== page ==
The resilience of elite broodmare valuations during the worst of the crash demonstrated how these stock assets now rank with high-end art as commodities of monetary value beyond the comprehension of horse-dealers like me, purely because their collectibility now ranks up there with Warhol, Beatles memorabilia and stamps.
— John Osborne / Irish National Stud CE
John Osborne Irish National Stud CE

A car dealer told me a story once of how he had sold a Toyota Corolla to a farmer early in his career. Some twenty years later the same client arrived in the shiny new show room and enquired about the price of a new Corolla. The dealer slightly smugly said “they are a fair bit dearer than when you bought that jalopy”. Like how much asked the farmer calmly. When told the new price the farmer said “the old one cost me a trailer load of cattle and the new one will cost me a trailer of cattle, where do I sign”.

James Hanly, the silver miner from Nenagh, maintains that horses are cheaper now than ever, especially when compared to a “painting of a Coke bottle” referring to Warhol’s collectibility. It is an interesting point. In the days before the big book of mares, when supply was truly limited, the elite colts of a generation commanded prices which we have yet to emulate. Meanwhile the price of everything else seems to have multiplied, not just advanced. The Warhol might last for ever, but the legacy of an elite filly can continue to reward for decades, and we have seen how a filly can beget a multitude of producers, Meon Valley being the example most often cited.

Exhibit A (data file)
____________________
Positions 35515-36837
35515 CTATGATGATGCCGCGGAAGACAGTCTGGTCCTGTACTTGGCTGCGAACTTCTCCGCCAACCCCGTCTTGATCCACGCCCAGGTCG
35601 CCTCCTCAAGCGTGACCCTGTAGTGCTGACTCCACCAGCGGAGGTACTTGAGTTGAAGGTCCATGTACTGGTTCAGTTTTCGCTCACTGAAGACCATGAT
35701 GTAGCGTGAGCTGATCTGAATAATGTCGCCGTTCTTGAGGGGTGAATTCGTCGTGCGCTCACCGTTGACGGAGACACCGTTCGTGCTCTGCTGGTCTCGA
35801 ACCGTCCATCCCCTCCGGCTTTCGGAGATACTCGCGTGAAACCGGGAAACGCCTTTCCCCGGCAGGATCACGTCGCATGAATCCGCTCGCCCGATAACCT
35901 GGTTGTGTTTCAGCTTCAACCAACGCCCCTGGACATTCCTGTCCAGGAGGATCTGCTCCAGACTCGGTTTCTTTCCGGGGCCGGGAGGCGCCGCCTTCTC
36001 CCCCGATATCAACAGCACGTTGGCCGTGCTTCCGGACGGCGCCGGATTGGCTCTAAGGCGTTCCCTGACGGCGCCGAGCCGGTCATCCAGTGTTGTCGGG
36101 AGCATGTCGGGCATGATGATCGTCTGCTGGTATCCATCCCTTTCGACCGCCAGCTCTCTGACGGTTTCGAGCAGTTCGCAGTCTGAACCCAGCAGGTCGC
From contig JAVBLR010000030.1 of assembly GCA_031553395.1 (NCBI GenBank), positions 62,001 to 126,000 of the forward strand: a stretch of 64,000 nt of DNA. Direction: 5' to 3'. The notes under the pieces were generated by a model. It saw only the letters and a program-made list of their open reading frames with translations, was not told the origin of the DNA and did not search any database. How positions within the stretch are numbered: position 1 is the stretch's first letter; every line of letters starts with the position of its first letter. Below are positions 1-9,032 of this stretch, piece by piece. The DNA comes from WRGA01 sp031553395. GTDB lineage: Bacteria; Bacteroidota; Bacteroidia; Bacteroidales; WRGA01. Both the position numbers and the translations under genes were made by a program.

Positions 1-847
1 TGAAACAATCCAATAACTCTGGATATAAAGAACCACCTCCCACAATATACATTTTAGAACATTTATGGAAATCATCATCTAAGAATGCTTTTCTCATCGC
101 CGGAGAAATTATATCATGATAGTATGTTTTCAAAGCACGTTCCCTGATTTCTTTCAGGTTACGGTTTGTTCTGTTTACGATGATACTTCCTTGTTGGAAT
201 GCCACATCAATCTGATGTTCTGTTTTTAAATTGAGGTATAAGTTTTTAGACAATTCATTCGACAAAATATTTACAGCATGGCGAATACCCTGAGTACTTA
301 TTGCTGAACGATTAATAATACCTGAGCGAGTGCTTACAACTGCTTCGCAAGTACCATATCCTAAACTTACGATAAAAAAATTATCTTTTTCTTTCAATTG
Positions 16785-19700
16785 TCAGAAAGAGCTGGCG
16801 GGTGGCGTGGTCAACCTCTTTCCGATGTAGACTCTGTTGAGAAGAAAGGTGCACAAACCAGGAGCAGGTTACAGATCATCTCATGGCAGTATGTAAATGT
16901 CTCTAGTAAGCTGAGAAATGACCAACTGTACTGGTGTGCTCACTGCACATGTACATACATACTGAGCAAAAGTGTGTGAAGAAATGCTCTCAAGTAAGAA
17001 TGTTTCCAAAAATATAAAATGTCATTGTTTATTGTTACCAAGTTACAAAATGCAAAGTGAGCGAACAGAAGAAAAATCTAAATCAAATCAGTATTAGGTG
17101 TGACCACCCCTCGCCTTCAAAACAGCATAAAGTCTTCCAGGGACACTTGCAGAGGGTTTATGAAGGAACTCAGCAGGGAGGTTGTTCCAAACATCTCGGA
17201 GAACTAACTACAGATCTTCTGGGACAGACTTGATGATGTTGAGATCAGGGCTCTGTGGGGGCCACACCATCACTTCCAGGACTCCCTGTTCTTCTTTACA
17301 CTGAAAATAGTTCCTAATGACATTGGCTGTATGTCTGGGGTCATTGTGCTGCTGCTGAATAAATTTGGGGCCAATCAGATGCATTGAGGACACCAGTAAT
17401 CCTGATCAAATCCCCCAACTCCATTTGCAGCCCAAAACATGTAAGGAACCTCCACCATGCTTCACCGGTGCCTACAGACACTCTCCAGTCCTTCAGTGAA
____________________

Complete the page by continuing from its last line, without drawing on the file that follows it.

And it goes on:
The early Juddmonte purchases continue to reward on the track and in the sales ring and somebody is buying fillies nowadays which will be commented upon in decades from now. If the price is a measure of their “utility”, then some of the so-called expensive mares will be discovered as being extremely good value. The resilience of elite broodmare valuations during the worst of the crash demonstrated how these stock assets now rank with high-end art as commodities of monetary value beyond the comprehension of horse-dealers like me, purely because their collectibility now ranks up there with Warhol, Beatles memorabilia and stamps.

Making sense of it is more difficult, as many are tempted to cry how can 500kgs of horseflesh be worth so much money? When a 1963 Ferrari can make 28,000,000, and taxis cost €10 per mile. When a Francis Bacon can make €80,000,000 and wallpaper is €15 per roll, when a stamp can cost thousands and email is free.

Extract from Irish National Stud

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